# Pareto comparison of return distributions

In making a choice among financial strategies, each of which has some estimated return distribution, some strategies will clearly be better than others. But many times, the choice is a question of risk tolerance. That said, there's still a problem: the risk/reward tradeoff is often too coarse -- because different distributions (e.g., outputs from a monte carlo simulation) may have the same mean and standard deviation while being qualitatively different (e.g., see image below).

Is there any more general, principled way to compare arbitrary probability distributions of expected returns? Like defining some kind of (maybe multi-dimensional) pareto curve over PDF space? Or another quantitative technique to make this selection process more rigorously grounded?

Given a set of modeled strategies, and return distributions like these ones, how can we identify the set of "dominating" distributions that are "best" in some sense? How can we rigorously guide the selection among them?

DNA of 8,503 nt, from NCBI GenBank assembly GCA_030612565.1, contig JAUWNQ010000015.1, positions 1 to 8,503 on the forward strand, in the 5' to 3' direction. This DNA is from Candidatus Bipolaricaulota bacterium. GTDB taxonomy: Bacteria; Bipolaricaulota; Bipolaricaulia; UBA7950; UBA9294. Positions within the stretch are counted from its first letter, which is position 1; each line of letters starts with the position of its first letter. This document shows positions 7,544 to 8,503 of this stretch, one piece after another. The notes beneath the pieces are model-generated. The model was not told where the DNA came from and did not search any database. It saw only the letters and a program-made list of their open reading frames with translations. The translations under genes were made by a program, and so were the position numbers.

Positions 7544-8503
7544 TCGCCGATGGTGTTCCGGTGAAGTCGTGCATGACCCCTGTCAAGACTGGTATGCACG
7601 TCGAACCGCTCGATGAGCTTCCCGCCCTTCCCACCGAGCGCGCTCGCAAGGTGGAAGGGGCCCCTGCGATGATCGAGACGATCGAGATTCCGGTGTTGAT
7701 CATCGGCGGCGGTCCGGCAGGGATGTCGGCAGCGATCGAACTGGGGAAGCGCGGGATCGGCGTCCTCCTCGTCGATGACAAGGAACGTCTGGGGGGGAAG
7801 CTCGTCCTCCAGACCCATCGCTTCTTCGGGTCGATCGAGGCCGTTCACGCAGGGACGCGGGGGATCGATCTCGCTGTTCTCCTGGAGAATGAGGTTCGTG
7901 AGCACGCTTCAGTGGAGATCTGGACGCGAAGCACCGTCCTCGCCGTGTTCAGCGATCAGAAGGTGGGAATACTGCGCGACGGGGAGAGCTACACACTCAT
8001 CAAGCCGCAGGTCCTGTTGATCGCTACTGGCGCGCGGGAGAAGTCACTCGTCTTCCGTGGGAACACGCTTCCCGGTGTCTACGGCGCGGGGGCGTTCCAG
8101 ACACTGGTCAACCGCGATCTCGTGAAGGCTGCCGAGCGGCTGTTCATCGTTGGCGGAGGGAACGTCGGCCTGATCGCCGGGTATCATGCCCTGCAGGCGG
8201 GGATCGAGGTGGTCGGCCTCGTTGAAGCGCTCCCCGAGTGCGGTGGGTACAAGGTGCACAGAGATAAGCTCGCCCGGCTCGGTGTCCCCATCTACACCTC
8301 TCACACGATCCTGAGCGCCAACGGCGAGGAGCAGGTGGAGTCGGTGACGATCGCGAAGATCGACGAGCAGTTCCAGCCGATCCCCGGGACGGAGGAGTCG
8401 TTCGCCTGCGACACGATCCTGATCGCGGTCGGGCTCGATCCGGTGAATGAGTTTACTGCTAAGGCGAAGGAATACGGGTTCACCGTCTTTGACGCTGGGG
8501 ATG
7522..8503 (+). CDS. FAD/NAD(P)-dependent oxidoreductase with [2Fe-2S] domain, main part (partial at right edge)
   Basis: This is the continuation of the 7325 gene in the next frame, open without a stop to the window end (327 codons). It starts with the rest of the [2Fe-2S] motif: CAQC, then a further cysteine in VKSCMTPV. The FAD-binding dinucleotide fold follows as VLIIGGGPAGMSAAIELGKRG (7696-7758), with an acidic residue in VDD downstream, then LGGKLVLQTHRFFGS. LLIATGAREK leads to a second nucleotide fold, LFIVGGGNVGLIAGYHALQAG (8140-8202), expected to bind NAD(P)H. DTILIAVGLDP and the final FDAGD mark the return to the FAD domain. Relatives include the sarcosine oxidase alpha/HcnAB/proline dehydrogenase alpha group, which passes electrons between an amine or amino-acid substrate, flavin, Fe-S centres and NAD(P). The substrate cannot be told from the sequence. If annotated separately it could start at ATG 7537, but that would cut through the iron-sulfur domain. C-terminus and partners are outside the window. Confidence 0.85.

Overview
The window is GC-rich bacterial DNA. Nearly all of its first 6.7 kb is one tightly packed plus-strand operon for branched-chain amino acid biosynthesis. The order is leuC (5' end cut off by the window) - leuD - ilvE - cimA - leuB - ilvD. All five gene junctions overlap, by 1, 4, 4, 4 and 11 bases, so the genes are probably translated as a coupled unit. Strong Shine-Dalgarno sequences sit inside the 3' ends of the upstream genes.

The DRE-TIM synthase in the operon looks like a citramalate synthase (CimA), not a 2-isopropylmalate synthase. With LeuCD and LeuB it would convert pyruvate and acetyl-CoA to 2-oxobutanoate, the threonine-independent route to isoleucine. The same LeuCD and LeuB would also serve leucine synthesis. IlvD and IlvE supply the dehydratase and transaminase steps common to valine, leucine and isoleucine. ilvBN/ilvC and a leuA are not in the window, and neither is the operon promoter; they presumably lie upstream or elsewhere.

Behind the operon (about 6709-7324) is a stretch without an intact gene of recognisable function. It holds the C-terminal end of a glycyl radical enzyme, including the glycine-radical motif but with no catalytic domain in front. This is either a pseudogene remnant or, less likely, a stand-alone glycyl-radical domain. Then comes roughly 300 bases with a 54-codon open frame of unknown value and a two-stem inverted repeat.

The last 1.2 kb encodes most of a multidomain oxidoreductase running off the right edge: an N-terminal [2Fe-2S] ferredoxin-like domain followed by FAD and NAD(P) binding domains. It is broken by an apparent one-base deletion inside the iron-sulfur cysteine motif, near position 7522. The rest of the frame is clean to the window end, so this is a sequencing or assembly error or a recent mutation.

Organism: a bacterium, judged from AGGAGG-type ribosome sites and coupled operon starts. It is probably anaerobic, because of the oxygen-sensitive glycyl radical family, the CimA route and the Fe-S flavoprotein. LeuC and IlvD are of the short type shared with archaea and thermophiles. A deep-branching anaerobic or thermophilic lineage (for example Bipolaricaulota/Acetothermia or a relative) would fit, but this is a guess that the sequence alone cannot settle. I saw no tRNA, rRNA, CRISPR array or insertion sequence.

• Indeed, maybe stochastic dominance? Mar 27 at 4:18
• Have a look at expected utility
– g g
Mar 27 at 15:01
• @Kermittfrog thank you! This looks like the right approach. Mar 28 at 0:42

To expand a bit on my comment: The idea of stochastic dominance may help you here.

Comparing two distributions $$A$$ and $$B$$, we say that $$A$$ stochastically dominates $$B$$ ($$A\succcurlyeq B$$)if certain conditions (to be made preice) regarding the distributions hold. The nice thing is that these conditions relate to general aspects of preferences and utility, without specifying a fixed utility function.

So for example, distribution $$A$$ first order stochastically dominates $$B$$, ,$$A\succcurlyeq_{\mathrm{1st.\ ord.}} B$$ if for any outcome $$x$$, the probability of reaching $$x$$ or more is equal or higher under $$A$$ than under $$B$$ (with at least one strict inequality). This is the case

if and only if every expected utility maximizer with an increasing utility function prefers gamble A over gamble B

For second-order stochastic dominance, $$A$$ will dominate $$B$$ if and only if

$$E[u(A)]\geq E[u(B)]$$ for all nondecreasing and concave utility functions $$u(x)$$.

Conveniently, this directly translates to the condition

$$\int_{-\infty}^x[F_B(t)-F_A(t)]\mathrm{d}t\geq 0$$ which is easily calculated.